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The U.S. Environmental Protection Agency (EPA) has announced two new proposed hazardous waste rules that EPA believes would clarify and simplify requirements for health care facilities and retail pharmacies to manage their unused pharmaceuticals that meet hazardous waste criteria, and would offer flexibility for occasional and small quantity hazardous waste generators in managing their waste.
The first proposed rule would establish new management standards for hazardous waste pharmaceuticals for health care facilities, which would include hospitals, health clinics, other medical facilities, pharmacies, and retailers that sell over-the-counter medications. The rule would also apply to pharmaceutical reverse distributors, which often help health care facilities manage their unused or expired waste pharmaceuticals.
The second proposed rule would revise EPA’s hazardous waste generator regulations in ways intended to update the generally applicable hazardous waste regulatory program, including to ease requirements for entities that typically generate small amounts of hazardous waste but occasionally generate larger quantities from non-routine events.
Interested parties will have 60 days to provide comment to EPA once the proposed rules are published in the Federal Register. Retail pharmacy operators, health care facilities, and reverse distributors should consider commenting. For the second proposed rule, practically all industrial facilities, including manufacturers, may wish to review the proposal and provide comment.
The proposed rules arise in part to address hazardous waste compliance challenges that have emerged in the health care and retail sectors. EPA’s hazardous waste generator regulations were designed for manufacturing and establish different requirements based on amounts of hazardous wastes generated in a month, distinguishing between large quantity generators, small quantity generators, and conditionally exempt small quantity generators. EPA’s proposed pharmaceutical hazardous waste rule seeks to address challenges arising from the often inconsistent quantities and numerous types of pharmaceutical waste generated at health care facilities. EPA acknowledges that these facilities may stock thousands of pharmaceutical products to address patient needs and may generate small amounts of waste at multiple locations within a facility where many workers may lack the expertise to make hazardous waste determinations. As a result, health care facilities may struggle to comply with existing hazardous waste regulations that were designed for manufacturing facilities that often generate larger, more predictable amounts of hazardous waste from fewer streams and locations.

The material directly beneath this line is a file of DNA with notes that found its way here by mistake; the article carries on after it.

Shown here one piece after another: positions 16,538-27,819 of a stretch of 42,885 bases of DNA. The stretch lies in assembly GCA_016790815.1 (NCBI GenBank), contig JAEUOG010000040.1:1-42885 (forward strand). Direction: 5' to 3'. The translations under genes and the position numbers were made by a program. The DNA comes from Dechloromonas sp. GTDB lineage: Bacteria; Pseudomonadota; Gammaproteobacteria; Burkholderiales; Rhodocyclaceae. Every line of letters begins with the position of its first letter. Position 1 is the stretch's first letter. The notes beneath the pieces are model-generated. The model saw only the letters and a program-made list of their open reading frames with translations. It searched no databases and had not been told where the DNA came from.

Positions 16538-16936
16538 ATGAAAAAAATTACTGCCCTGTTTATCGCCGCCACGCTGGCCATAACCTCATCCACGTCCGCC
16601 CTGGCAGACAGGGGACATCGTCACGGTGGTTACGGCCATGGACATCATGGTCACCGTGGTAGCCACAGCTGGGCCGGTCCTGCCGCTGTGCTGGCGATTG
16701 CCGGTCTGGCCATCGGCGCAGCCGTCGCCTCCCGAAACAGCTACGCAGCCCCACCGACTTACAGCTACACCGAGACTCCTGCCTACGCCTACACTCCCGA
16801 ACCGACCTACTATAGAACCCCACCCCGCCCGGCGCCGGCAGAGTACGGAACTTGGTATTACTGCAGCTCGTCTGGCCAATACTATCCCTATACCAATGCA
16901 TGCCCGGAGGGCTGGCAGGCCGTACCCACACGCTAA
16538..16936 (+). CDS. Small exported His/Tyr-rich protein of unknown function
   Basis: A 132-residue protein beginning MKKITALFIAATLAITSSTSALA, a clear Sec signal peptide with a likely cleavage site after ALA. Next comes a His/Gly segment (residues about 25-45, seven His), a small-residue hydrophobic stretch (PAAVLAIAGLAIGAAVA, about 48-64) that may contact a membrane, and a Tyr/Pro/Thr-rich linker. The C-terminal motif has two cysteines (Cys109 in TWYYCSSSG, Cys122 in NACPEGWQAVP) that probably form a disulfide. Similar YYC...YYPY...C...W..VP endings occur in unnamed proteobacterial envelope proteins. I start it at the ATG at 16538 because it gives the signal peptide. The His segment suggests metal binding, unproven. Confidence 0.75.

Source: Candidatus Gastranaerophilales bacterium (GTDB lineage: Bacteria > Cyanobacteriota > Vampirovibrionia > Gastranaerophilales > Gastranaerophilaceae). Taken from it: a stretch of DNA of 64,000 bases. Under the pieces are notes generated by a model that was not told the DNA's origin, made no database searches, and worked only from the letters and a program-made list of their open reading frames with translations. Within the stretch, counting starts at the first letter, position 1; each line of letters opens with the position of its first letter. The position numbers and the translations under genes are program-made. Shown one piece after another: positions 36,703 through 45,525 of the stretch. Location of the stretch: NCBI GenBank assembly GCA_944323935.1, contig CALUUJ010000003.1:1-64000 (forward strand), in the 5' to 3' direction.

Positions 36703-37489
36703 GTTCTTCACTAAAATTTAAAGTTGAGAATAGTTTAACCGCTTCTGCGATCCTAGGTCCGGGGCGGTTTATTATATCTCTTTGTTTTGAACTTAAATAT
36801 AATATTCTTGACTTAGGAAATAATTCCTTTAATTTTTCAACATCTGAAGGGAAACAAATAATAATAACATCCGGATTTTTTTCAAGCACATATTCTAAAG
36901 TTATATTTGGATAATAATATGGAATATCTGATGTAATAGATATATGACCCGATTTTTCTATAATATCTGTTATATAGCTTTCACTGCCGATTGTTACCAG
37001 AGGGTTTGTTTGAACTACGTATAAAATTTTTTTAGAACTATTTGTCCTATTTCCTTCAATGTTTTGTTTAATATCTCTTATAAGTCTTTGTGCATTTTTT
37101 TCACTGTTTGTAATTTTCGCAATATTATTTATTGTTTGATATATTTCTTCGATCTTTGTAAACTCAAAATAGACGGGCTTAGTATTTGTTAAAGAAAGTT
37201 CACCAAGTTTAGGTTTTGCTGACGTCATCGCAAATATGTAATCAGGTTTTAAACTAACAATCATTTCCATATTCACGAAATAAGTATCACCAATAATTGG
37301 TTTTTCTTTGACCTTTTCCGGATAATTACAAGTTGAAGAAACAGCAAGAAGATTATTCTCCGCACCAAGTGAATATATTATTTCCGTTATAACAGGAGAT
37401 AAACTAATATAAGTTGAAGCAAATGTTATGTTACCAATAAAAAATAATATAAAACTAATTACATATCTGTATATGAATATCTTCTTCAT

The proposed rule is thus designed to simplify waste management practices by establishing new requirements for health care facilities that are generators of hazardous pharmaceutical waste, and for all reverse distributors regardless of their hazardous waste generator status. Under the proposal, health care facilities that qualify as conditionally exempt small quantity generators still would be subject to most existing rules for that category. However, EPA’s proposal would bar health care facilities and reverse distributors from disposing of hazardous waste pharmaceuticals in sinks or toilets. EPA claims that, if adopted, the regulations would prevent more than 6,400 tons of hazardous waste pharmaceuticals annually from entering the nation’s drinking supply.
In the second measure, EPA proposes various revisions to regulations governing hazardous waste generation for most industries. These include revisions designed to allow smaller volume generators of hazardous waste to retain their status under certain conditions when their monthly hazardous waste generation would otherwise exceed applicable limits because of non-routine events, such as cleanup from a spill. Further, the proposed rule would allow conditionally exempt generators to ship their hazardous waste to a large quantity generator, allowing companies with multiple facilities or satellite locations to consolidate hazardous waste for management in one location.
Additionally, EPA is proposing other revisions that would affect many generators of hazardous waste. One would require small and large generators to re-notify EPA on a periodic basis after obtaining a hazardous waste identification number. EPA also proposes revisions to the labeling requirements, emergency response provisions, and other aspects of its hazardous waste regulations.
Ballard Spahr’s Environment and Natural Resources Group has extensive experience preparing public comments on national rulemakings. The Group also advises on national and regional compliance, permitting, development, business planning, and contamination matters arising in connection with environmental and natural resources laws and claims, including a particular focus on climate change and sustainability. For more information, please contact Robert B. McKinstry, Jr. at firstname.lastname@example.org, Ronald M. Varnum at email@example.com, or Julia Johnson at firstname.lastname@example.org.
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